As you’re progressing in your engineering career, you’re getting a feel for how it fits you. If you have a career that suits you well, you know it. You’re feeling motivated and purposeful.
If you and your career aren’t quite matched up yet, you’re feeling a little more struggle.
If you and your engineering career aren’t quite matched up yet, then your work isn’t where you want it to be. You’re feeling more tension in your job. It seems uneasy. The road’s a little bumpier.
This isn’t a bad thing. It’s part of your journey. As you get more aligned, the road smooths out. You and your engineering career can be a great match. It’s not only possible, it’s probable.
But this match-up rarely happens on its own. If you’re just waiting for it to happen, if you’re just waiting to get to that point, you might wait a long time. You have to seek out that match. You have to take charge and direct your career.
And that means align what you do to what’s important to you.
It makes perfect sense. It’d be awesome to have a career that is aligned with what’s important to you. You’re thinking, why don’t I just do that? Why doesn’t everyone just do that?
Well, it’s easier said than done. It can be tricky, for a few reasons:
- At first you may be spending more effort trying to match yourself to your career. Not the other way around. That’s pretty typical.
- You might not know yet what’s most important to you. You may still be trying to figure that out – no matter where you are in your career.
- It’s challenging to find an organization – or a place within an organization – that’s a match for you.
- Your match isn’t constant. You grow and change. And your career evolves.
How to Match Your Engineering Career with You
An exact match is rare. But you want to be striving for that. You always want to be finding ways to match what’s important to you with the career opportunities available.
Here are 5 steps to help you work toward matching your career with you:
- Know yourself. Learn your strengths, your likes and dislikes. Define your energetic center. This will give you the baseline for the remaining steps in the process.
- Continuously look for and identify what’s important to you. Put some thought into this. Because this is what takes you to that feeling of fulfillment. That feeling that you’re having an impact and making a difference.
- Create your career vision. And communicate it. Your vision gives you direction. Communicating itlets people know your plans and wishes, which is so important for getting the right career opportunities.
- Formulate your own definition of career success based on what’s important to you. So many people will try to give you that definition. But it has to be yours. You have to own it.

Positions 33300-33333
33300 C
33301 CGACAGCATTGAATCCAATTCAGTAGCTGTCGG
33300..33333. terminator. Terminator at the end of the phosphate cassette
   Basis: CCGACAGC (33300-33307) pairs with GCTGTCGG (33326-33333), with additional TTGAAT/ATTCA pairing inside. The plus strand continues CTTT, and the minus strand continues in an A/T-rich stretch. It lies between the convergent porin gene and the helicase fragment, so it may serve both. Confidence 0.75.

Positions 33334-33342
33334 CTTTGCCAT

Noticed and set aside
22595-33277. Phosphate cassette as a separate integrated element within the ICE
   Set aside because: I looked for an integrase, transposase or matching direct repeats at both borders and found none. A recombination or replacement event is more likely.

- Find ways to translate your definition of success into your work. A simple statement for something that’s not simple.
I’d love to help you with this process. If alignment is what’s lacking in your career, sign up for a strategy session with me and we can work on a plan to get you on track.
All of this takes time. It’s a journey. It’s not something you do in addition to your job. It’s a process that you incorporate into your job. Into your career.
Evolving to an Engineering Career that Fits You
You’ll continuously revisit and revise your vision. You’ll go back and reflect on your definition of success and make adjustments. You yourself will grow and change as you gain more insight and experience. As your ideas grow and morph.
What’s important to you evolves as you, your environment and the world evolve.
There are people who choose not to be intentional in this regard. People who prefer to just drift along where outside forces take them. You can do that too. Realistically we all do a bit of drifting now and then. Your resulting career may work out just fine.
But if you want to maximize your career experience, get the most out of it, have the opportunity to be your best self and make an optimal contribution, you’re more likely to do so if you take charge.
The time and effort are worth it. If your career is aligned with you, you’ll feel your professional power. The closer you can come to that alignment, the more confident and balanced you are.
That match-up brings motivation and purpose. You’ll love your job. You’ll go farther in your career. You’ll reach your goals faster. And you’ll become the engineer and leader you want to be.
Next time on Her Engineering Career Podcast, we’ll talk about taking greatest advantage of your strengths to amplify your engineering and leadership talents. Be sure to tune in for Episode 69.